The LSU Health Sciences Center in Shreveport is about to get its first nursing program. Capitalizing on the resources of the existing health sciences center there and aiming to respond to the needs of health care employers in the Shreveport area, the LSU Health New Orleans School of Nursing will be opening an off-campus instructional site in 2023.
“Our School of Nursing in New Orleans consistently ranks among the top schools in the nation with high scores on national licensing exams, so it makes sense for us to partner with LSU Health Shreveport as an expansion site for our program,” says Linda Ledet, DNS, APRN, PMHCNS-BC, Assistant Professor of Clinical Nursing.
Offering the Career Alternative RN Education (CARE) Program
CARE, the School of Nursing’s accelerated Bachelor of Science in Nursing (BSN) program, will be replicated in Shreveport, allowing students who already have a bachelor’s degree in another concentration to earn their BSN in less than two years. CARE is designed for professionals looking to change their careers to nursing.
“The students returning to school for the CARE program are exciting to teach. They are focused and eager to learn, confident and willing to engage,” says Dr. Ledet, who teaches in the program in New Orleans and will serve as the program director in Shreveport.
CARE is a very intense program with classes divided into five-week blocks.
“What we would normally teach in 15 weeks in a traditional BSN program, we cover in five weeks in CARE,” Dr. Ledet says. Classes meet in person, five days a week, and some clinicals may take place in the evenings. “It is a huge commitment for students, most of whom are not able to work while they are in school.”
Class size is limited for this very competitive program. The CARE program prepares students for the National Council Licensure Exam in Registered Nursing (NCLEX-RN) and a career in professional nursing. Graduates are qualified to work in a variety of clinical settings and can choose a specific direction for their career from there.
Expanding Opportunities for Students and Employers
Expanding the CARE program will make room for more nursing students and ultimately provide more nurses for health care employers in the Shreveport area. One of the largest health care employers in Shreveport, Ochsner Health, has already partnered with LSU to support the program with clinical teaching and learning sites.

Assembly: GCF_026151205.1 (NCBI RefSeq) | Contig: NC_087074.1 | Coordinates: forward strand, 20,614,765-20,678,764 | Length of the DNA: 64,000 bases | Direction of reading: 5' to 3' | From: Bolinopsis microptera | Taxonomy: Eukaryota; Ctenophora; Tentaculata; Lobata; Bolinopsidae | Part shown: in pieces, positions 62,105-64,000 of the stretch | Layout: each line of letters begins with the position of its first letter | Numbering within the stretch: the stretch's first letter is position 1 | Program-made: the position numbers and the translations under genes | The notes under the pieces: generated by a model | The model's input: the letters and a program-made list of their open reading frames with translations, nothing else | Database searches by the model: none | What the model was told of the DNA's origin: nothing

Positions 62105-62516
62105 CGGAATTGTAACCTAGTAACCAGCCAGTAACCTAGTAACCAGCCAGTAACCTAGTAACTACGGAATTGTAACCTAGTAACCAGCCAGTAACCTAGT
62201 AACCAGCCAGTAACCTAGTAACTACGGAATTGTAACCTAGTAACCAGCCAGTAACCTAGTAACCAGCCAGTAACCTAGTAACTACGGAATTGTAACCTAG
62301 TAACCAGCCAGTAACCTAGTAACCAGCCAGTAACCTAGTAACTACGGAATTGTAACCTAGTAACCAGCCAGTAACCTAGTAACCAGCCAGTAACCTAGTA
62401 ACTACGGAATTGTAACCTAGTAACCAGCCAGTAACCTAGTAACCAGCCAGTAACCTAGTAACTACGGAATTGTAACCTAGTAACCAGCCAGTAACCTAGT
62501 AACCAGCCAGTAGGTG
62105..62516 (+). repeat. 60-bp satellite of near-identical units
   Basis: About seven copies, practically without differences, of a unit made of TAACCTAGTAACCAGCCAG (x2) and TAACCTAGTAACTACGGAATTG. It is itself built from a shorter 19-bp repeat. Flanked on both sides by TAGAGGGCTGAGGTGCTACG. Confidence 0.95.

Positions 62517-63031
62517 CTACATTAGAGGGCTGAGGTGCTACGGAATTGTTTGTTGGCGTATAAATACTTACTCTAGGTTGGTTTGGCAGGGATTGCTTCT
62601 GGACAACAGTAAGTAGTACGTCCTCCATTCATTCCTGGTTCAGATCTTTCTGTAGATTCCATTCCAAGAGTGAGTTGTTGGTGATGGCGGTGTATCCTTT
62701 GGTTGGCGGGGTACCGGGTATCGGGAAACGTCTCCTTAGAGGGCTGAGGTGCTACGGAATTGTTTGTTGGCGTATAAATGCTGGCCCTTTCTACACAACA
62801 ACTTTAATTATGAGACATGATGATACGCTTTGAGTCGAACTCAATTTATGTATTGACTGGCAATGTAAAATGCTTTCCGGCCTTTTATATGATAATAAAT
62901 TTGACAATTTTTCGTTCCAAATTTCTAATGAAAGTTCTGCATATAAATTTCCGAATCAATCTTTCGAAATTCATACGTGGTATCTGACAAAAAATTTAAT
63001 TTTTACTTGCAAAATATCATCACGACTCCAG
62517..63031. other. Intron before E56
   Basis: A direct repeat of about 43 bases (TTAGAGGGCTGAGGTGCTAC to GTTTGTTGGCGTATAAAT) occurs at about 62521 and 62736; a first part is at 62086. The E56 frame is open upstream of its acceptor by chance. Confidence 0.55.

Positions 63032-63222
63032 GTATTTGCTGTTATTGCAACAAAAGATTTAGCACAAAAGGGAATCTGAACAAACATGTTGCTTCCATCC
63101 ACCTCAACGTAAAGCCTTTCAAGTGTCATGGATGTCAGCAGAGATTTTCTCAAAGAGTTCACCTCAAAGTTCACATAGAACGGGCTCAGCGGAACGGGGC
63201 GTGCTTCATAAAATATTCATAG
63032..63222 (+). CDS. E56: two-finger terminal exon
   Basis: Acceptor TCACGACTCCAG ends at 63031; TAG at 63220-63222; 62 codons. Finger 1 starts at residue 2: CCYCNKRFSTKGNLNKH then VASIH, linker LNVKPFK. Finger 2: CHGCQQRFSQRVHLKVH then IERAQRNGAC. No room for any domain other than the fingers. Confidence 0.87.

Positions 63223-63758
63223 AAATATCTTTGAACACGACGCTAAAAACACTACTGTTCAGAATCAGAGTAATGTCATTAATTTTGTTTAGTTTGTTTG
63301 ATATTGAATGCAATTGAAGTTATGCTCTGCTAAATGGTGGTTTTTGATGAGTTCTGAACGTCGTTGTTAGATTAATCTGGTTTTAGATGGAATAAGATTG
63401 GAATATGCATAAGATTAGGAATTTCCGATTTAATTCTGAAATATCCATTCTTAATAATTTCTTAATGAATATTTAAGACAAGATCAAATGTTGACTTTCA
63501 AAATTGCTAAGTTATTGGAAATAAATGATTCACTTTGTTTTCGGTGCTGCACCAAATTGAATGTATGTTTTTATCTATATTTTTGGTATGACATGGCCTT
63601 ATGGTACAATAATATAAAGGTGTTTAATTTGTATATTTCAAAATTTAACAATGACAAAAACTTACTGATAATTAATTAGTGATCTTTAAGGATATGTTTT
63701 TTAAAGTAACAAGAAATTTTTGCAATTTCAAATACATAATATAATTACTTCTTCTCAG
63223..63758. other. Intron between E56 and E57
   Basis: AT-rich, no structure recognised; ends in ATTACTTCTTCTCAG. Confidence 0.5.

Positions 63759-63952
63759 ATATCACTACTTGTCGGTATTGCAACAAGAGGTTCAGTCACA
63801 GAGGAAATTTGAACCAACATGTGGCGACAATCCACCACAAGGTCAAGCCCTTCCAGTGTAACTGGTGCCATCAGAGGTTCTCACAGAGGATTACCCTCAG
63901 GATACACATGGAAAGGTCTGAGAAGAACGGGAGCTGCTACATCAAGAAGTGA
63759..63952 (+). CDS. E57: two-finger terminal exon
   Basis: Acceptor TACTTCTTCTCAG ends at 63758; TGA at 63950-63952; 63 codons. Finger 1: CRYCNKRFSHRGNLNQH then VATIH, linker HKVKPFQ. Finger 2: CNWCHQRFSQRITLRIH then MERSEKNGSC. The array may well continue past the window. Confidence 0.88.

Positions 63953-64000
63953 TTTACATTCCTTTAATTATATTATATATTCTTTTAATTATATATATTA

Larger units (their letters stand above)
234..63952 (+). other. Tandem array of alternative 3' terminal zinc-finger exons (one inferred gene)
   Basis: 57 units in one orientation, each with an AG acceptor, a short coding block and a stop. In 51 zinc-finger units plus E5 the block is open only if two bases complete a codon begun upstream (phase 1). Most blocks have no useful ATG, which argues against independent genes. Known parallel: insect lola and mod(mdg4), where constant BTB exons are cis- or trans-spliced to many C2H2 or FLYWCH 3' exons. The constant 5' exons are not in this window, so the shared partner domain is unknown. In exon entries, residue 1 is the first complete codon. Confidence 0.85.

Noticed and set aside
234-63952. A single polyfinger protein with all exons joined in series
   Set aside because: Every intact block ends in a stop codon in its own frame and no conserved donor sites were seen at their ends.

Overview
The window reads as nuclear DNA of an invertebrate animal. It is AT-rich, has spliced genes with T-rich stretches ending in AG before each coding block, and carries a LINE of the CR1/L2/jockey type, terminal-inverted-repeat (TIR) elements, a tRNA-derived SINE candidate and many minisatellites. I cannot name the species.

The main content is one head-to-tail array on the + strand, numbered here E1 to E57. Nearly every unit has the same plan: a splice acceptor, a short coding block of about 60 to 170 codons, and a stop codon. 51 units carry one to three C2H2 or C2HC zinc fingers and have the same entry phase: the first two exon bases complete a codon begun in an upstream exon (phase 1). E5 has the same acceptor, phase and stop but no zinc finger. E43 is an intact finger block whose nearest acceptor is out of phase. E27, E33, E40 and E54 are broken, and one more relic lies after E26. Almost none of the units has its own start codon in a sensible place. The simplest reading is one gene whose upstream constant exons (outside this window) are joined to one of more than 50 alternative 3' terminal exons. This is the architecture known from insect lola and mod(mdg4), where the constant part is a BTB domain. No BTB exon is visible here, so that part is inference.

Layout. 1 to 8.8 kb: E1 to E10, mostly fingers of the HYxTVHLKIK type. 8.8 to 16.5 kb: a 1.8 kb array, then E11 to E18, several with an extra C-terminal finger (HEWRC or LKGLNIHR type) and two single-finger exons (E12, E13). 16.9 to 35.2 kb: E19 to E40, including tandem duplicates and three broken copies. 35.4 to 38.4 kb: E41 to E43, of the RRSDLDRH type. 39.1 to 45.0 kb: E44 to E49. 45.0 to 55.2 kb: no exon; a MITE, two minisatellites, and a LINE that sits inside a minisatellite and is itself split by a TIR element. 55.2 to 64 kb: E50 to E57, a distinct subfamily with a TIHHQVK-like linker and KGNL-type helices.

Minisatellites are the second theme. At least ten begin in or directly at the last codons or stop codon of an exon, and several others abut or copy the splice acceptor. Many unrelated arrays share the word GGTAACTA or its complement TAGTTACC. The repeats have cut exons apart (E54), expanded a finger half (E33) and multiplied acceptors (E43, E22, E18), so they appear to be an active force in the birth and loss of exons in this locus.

“LSU and Ochsner Health are partnered through a Cooperative Endeavor Agreement for shared governance of Ochsner LSU Health Shreveport to manage and operate all clinical services and to provide clinical learning opportunities for health care education and training of LSU Health Science students,” says Jeannine Hinton, LCSW, MHA, Vice President of Academics at Ochsner LSU Shreveport.
The School of Nursing in New Orleans will hire additional faculty to support the program in Shreveport, and as the program grows, so will the faculty. The School of Nursing hopes to add other programs to the Shreveport site in the future.
“As an employer, LSU has a lot to offer faculty in terms of professional development. LSU focuses on faculty as teachers but also as scholars and service providers,” Dr. Ledet says. “LSU offers mentorship and leadership programs for faculty development. Administration puts an emphasis on engagement in professional organizations and involvement in the industry.”
The expansion program will capitalize on existing resources in Shreveport, like the health sciences center’s library and IT support, and will collaborate with other schools at the health sciences center. The Shreveport campus also offers counseling and other supportive resources that will be available to CARE students.
The Shreveport and New Orleans programs will share some faculty, broadcasting some lectures via Zoom. In that way, the New Orleans program will be enriched by the Shreveport expansion and the expert faculty they hire.
“LSU is eager for this program that will expand our capacity to educate nurses,” Dr. Ledet says. “Last year, 1,700 students applied to nursing programs in Louisiana and met the entrance criteria, but there were not enough openings.”
The Southern Association of Colleges and Schools Commission on Colleges (SACSCOC) is planning to visit the Shreveport site this summer. Once they officially approve the program, the School of Nursing can begin accepting applications for the fall of 2023 at the Shreveport site.
“We’ll begin by admitting 20 students for the first two semesters,” Dr. Ledet says. “In time, we hope to grow the program to match the 60 to 80 students we admit each fall at the New Orleans campus.”
Working Together to Get Nurses Working
Like many communities across Louisiana, Shreveport is facing a nursing shortage.
“We had a nationwide shortage of nurses before the pandemic, but now our nursing workforce is even more depleted,” Dr. Ledet says. “The CARE program in Shreveport will provide more nurses for health care employers in the area.”
Ochsner Health operates a tertiary/quaternary care center and Level 1 Trauma Center that serves all of North Louisiana. “Ochsner LSU Health Shreveport provides the most complex care in the region. The need for BSN-level nurses is critical to sustain this level of care for all the communities in North Louisiana,” Hinton says.
“Having a nursing program in Shreveport is a win for the area’s health care facilities,” Dr. Ledet says. “It will also benefit members of the community who want to train for a rewarding career in nursing.”
“Opportunities for employment of new graduates is excellent. Demand for nurses is great and will continue to be into the foreseeable future,” Hinton says.